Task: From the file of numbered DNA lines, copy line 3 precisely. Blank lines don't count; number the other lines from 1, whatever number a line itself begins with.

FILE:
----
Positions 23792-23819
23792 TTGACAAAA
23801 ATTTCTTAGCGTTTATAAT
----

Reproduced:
23801 ATTTCTTAGCGTTTATAAT